All I can say is that if you are like me, and you remember those years when national Democratic Party leaders treated Texas like it had a near fatal case of cooties — from Michael Dukakis and Bill Clinton to Hillary Clinton’s attempts in 2008 and 2016 and all those off-year elections in between — tonight’s debate gave me a serious case of whiplash.
My once reviled home state is suddenly finding itself embraced in a bear hug as big as, well, Texas.
Why would this be happening? Because Texas could maybe shift from the Republican column to the Democratic one, that’s why. Suddenly everyone is crazy about us. Like they haven’t been since, oh, 1976, when Texas went for Jimmy Carter and most residents of the state probably regret it to this day.
Now I remember what it’s like to be loved. Houston! Praised as the most diverse city in the nation — ¡Tanto Español! — even from candidates who aren’t native speakers. (Mayor Pete Buttigieg, your accent puts Beto O’Rourke’s to shame.) Cory Booker scored points by translating the word “no” into Spanish for the folks at home.
This is an election year when the biggest yahoo comes from New York, and the Texans on the stage talk like the Ivy League smarties they are. Here, too, is Elizabeth Warren reminding us that she spent many years here in school and teaching at the University of Houston law school.
The tragedy in El Paso came up often in the first hour, making me wince that it is being exploited for political gain, but hoping at the same time that the deadly shooting — and the ones in Odessa, Sutherland Springs and Santa Fe — can be used to change the conversation about guns, not to mention immigration. The candidates were daintily falling all over themselves to praise Mr. O’Rourke’s heartfelt support for his El Paso constituents, simultaneously injecting themselves into the drama with their declarations of sympathy.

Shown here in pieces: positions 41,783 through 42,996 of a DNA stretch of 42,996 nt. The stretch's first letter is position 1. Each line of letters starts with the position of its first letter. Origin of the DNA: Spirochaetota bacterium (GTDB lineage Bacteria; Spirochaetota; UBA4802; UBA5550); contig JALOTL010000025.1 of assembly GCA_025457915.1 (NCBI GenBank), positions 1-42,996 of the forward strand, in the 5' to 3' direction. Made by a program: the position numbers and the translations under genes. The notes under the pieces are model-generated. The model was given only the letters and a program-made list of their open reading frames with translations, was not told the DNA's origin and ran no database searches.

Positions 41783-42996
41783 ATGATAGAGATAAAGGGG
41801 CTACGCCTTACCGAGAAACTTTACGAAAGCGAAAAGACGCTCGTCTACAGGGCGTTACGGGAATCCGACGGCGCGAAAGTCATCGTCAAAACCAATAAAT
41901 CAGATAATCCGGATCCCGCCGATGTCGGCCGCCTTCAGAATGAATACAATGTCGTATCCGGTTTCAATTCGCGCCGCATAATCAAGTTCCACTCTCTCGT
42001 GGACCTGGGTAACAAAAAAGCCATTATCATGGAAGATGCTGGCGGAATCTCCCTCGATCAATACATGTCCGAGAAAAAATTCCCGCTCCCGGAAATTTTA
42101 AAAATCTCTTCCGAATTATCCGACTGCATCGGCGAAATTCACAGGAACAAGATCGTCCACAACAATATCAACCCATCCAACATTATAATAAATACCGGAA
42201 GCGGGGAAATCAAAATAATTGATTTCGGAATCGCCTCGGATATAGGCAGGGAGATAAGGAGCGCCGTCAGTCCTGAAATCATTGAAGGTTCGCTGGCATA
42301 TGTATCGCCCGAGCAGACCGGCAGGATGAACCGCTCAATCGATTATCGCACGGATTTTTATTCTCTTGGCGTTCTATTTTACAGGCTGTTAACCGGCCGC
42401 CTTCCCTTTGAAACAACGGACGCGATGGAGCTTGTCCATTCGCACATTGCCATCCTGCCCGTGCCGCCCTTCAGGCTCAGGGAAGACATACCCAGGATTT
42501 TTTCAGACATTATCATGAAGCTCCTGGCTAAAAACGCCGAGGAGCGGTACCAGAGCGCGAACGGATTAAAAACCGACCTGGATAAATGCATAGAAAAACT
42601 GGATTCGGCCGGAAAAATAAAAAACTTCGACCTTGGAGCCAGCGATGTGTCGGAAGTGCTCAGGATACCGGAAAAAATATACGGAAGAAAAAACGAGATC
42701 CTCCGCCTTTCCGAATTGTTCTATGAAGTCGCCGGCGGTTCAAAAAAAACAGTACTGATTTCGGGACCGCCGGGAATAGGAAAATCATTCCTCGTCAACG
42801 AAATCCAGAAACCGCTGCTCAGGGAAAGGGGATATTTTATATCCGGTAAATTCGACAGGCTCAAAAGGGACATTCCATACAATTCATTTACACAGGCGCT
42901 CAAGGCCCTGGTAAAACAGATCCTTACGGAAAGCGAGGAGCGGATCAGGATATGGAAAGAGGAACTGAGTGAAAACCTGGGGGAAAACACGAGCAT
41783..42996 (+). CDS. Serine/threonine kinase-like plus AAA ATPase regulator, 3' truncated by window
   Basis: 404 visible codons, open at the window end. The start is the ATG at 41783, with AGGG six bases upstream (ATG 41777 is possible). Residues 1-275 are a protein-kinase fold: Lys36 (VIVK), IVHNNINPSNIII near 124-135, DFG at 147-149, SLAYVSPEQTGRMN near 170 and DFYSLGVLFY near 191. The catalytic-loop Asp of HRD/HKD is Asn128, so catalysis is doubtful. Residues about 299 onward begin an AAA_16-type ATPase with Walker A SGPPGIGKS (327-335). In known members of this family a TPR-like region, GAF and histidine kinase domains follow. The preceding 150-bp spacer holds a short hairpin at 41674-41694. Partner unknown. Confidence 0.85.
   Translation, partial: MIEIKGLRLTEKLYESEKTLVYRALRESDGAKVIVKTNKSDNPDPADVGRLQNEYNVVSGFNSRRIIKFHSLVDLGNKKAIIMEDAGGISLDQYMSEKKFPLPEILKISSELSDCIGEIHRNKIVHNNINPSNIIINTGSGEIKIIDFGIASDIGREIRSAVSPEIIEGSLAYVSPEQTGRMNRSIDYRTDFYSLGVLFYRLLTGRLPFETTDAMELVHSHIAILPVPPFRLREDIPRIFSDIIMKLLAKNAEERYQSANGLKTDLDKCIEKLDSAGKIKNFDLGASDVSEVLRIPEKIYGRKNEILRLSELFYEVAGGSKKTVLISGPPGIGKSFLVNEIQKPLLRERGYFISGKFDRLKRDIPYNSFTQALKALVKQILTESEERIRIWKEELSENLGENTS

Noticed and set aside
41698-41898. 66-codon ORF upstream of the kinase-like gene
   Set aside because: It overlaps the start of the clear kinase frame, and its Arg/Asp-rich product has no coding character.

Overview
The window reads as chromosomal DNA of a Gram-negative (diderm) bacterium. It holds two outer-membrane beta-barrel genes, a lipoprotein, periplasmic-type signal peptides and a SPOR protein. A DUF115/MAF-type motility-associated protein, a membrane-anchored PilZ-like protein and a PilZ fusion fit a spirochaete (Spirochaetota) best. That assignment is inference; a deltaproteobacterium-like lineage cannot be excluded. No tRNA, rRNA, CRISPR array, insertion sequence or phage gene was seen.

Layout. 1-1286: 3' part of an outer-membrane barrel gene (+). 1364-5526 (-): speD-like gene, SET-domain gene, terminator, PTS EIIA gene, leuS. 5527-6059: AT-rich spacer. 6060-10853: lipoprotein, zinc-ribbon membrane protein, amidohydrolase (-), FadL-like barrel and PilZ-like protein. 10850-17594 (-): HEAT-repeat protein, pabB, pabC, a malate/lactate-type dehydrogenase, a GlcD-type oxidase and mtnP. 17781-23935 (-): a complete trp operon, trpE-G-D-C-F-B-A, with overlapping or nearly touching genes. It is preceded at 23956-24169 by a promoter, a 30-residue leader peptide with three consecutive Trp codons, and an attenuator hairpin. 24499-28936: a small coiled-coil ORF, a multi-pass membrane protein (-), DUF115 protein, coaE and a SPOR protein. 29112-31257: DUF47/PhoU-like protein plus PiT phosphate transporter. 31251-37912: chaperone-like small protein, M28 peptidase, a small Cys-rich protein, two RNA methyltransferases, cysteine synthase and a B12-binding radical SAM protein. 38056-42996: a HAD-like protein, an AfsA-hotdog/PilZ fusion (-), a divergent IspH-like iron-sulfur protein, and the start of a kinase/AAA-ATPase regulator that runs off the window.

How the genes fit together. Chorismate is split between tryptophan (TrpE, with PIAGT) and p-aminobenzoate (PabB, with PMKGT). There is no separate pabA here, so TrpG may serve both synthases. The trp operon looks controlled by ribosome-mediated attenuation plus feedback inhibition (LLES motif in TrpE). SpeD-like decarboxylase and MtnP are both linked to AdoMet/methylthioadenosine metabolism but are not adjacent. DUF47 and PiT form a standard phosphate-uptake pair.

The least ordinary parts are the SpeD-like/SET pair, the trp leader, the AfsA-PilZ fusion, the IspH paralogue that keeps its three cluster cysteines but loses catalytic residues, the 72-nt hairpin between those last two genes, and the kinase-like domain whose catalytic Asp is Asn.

Maybe you missed Mr. O’Rourke’s invocation of perpetually self-aggrandizing Houston Congresswoman Sheila Jackson Lee and her support for reparations? If Donald Trump is to be beaten, every black person in Texas needs to turn out. Texas Southern, long ignored in town, is now on the map as a revered HBCU. Thank you, Kamala Harris.
Hurricane Harvey? Being the poster child for climate change isn’t exactly at the top of Texans’ list, but knowing that help is on the way might bring a few more voters around.
So … hey. I’m looking forward to the path to November. Bouquets are a nice change from brickbats.
Mimi Swartz, an executive editor at Texas Monthly, is a contributing opinion writer.
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